Use this roundup of sources to write a probing story about the ash, slag, and sludge from coal-burning electric utilities — which containins heavy metals that can pollute water, and even bury people's houses.
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The Huffington Post Investigative Fund uncovers EPA's failure to warn people in at least four states about unsafe levels of the weedkiller atrazine in their wellwater.
A proposed rule for control of fluid-contaminated runoff at primary commercial airports would reduce the substantial threats to drinking water, surface water, air quality, wildlife, plants, and soils at airports and the surrounding areas.
This new resource can provide some good initial clues for important stories that in years past had to be deferred at least two more months, and sometimes far longer.
USGS researchers have found that it may be impossible for people eating fish caught in US waters to avoid eating mercury-contaminated fish.
The rawness of the data, which will be analyzed and revised by EPA at a later date, means that, for now, reporters will need to do more of their own ground-truthing in order to use it.
The Associated Press reports "GM says mercury pollution not its problem anymore," defaulting on its dues payments just as the US government's cash-for-clunkers program is causing the retirement of many older vehicles.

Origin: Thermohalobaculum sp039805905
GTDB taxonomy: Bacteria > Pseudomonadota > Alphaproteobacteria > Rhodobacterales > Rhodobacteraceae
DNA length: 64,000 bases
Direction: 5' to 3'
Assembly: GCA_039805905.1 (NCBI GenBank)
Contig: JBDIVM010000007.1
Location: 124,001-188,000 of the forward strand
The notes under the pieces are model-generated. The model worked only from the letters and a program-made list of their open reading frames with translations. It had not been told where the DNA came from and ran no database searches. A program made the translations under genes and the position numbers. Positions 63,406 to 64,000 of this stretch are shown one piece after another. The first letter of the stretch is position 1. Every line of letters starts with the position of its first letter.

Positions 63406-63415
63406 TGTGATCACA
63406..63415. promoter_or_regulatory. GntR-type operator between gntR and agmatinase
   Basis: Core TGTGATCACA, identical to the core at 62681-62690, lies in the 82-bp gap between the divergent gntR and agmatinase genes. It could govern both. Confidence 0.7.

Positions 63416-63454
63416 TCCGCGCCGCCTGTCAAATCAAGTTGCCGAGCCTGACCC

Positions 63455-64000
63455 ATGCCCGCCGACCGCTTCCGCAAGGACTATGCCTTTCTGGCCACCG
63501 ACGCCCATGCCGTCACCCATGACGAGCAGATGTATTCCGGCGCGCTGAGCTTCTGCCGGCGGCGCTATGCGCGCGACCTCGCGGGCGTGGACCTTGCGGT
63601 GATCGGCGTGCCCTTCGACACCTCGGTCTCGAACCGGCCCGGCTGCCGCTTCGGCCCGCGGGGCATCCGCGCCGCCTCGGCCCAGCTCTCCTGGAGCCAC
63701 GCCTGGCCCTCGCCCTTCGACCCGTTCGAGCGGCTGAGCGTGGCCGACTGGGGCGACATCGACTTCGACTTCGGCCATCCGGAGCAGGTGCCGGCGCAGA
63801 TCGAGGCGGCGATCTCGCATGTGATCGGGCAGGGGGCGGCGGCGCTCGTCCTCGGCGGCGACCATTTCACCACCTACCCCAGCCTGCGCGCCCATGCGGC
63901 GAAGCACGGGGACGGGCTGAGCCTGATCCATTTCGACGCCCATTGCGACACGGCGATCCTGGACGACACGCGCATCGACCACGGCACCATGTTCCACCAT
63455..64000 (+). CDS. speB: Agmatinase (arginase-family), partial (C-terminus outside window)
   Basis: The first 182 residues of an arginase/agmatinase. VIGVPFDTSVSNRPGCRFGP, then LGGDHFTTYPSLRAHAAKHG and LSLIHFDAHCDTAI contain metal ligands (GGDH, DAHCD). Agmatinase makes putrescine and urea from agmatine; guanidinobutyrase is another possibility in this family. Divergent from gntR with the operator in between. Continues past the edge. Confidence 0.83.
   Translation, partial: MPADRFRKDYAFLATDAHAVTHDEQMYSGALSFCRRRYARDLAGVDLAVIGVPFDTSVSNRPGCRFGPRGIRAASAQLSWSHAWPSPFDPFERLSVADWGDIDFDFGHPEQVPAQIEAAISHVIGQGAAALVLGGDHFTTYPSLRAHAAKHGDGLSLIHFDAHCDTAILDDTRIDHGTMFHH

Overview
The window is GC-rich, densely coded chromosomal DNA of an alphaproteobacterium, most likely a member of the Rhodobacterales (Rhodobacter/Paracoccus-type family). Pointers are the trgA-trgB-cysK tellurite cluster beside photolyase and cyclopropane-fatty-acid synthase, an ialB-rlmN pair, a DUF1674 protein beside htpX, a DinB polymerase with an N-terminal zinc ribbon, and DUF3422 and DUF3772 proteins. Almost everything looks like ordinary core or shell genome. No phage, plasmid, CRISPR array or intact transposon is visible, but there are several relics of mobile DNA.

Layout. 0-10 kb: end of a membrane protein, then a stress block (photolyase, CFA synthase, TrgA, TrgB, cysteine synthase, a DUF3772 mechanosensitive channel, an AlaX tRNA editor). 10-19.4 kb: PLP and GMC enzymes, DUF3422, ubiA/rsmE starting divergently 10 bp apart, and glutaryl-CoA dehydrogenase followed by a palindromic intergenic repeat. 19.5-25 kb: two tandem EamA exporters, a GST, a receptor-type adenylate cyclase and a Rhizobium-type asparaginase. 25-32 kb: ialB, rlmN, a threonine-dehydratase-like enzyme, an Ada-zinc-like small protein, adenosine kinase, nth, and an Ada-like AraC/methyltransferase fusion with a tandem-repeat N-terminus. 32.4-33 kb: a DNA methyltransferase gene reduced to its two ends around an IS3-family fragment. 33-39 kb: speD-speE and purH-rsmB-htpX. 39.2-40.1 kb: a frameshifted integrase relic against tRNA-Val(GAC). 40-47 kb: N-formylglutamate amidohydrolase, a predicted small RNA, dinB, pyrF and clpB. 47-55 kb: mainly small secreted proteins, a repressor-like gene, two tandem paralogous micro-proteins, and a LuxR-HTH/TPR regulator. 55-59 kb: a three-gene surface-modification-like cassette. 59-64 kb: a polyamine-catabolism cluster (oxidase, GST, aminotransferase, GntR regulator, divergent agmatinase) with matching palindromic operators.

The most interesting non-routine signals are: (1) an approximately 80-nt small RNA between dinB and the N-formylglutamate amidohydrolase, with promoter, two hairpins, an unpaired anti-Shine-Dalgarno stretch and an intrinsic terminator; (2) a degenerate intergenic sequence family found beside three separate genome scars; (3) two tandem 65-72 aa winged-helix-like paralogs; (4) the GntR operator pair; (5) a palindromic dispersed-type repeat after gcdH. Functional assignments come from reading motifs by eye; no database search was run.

The Bush Administration, through the OMB, pressured EPA to water down lead monitoring requirements it had tightened in October 2008. Now EPA may get more or all of the monitors it originally wanted, near facilities that emit about a half ton of lead per year.
A July 26 McClatchy story about an ammonia spill that killed one in South Carolina is similar to others that could be told in other U.S. states.
The extended deadline for temporary regulations addressing the security of thousands of chemical facilities expires Oct. 4, 2009. If Congress doesn't enact new legislation, business may continue as usual. But there is a possibility that Congress will act this year.